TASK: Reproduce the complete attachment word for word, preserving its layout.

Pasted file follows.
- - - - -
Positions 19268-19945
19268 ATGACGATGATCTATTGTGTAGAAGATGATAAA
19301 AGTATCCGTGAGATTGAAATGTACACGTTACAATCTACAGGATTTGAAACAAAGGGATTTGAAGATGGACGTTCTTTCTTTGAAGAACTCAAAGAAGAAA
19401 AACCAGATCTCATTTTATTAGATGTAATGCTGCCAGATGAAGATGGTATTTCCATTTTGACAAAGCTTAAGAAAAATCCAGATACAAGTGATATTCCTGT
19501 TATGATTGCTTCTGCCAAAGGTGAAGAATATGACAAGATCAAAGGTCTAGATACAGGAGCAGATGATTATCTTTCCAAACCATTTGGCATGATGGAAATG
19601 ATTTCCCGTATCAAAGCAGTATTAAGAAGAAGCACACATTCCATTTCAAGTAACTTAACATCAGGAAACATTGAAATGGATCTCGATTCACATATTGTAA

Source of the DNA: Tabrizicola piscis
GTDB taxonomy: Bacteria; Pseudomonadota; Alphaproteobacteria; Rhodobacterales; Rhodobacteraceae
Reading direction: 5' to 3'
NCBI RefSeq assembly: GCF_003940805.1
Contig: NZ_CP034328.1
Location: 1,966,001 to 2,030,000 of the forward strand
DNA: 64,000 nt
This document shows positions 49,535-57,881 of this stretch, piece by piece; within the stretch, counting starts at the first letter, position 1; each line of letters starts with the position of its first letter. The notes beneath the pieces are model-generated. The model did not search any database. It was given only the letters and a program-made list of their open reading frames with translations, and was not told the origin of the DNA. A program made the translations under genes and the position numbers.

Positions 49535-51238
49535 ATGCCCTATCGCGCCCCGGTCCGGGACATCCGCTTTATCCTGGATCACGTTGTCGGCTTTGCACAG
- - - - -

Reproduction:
Positions 19268-19945
19268 ATGACGATGATCTATTGTGTAGAAGATGATAAA
19301 AGTATCCGTGAGATTGAAATGTACACGTTACAATCTACAGGATTTGAAACAAAGGGATTTGAAGATGGACGTTCTTTCTTTGAAGAACTCAAAGAAGAAA
19401 AACCAGATCTCATTTTATTAGATGTAATGCTGCCAGATGAAGATGGTATTTCCATTTTGACAAAGCTTAAGAAAAATCCAGATACAAGTGATATTCCTGT
19501 TATGATTGCTTCTGCCAAAGGTGAAGAATATGACAAGATCAAAGGTCTAGATACAGGAGCAGATGATTATCTTTCCAAACCATTTGGCATGATGGAAATG
19601 ATTTCCCGTATCAAAGCAGTATTAAGAAGAAGCACACATTCCATTTCAAGTAACTTAACATCAGGAAACATTGAAATGGATCTCGATTCACATATTGTAA

Source of the DNA: Tabrizicola piscis
GTDB taxonomy: Bacteria; Pseudomonadota; Alphaproteobacteria; Rhodobacterales; Rhodobacteraceae
Reading direction: 5' to 3'
NCBI RefSeq assembly: GCF_003940805.1
Contig: NZ_CP034328.1
Location: 1,966,001 to 2,030,000 of the forward strand
DNA: 64,000 nt
This document shows positions 49,535-57,881 of this stretch, piece by piece; within the stretch, counting starts at the first letter, position 1; each line of letters starts with the position of its first letter. The notes beneath the pieces are model-generated. The model did not search any database. It was given only the letters and a program-made list of their open reading frames with translations, and was not told the origin of the DNA. A program made the translations under genes and the position numbers.

Positions 49535-51238
49535 ATGCCCTATCGCGCCCCGGTCCGGGACATCCGCTTTATCCTGGATCACGTTGTCGGCTTTGCACAG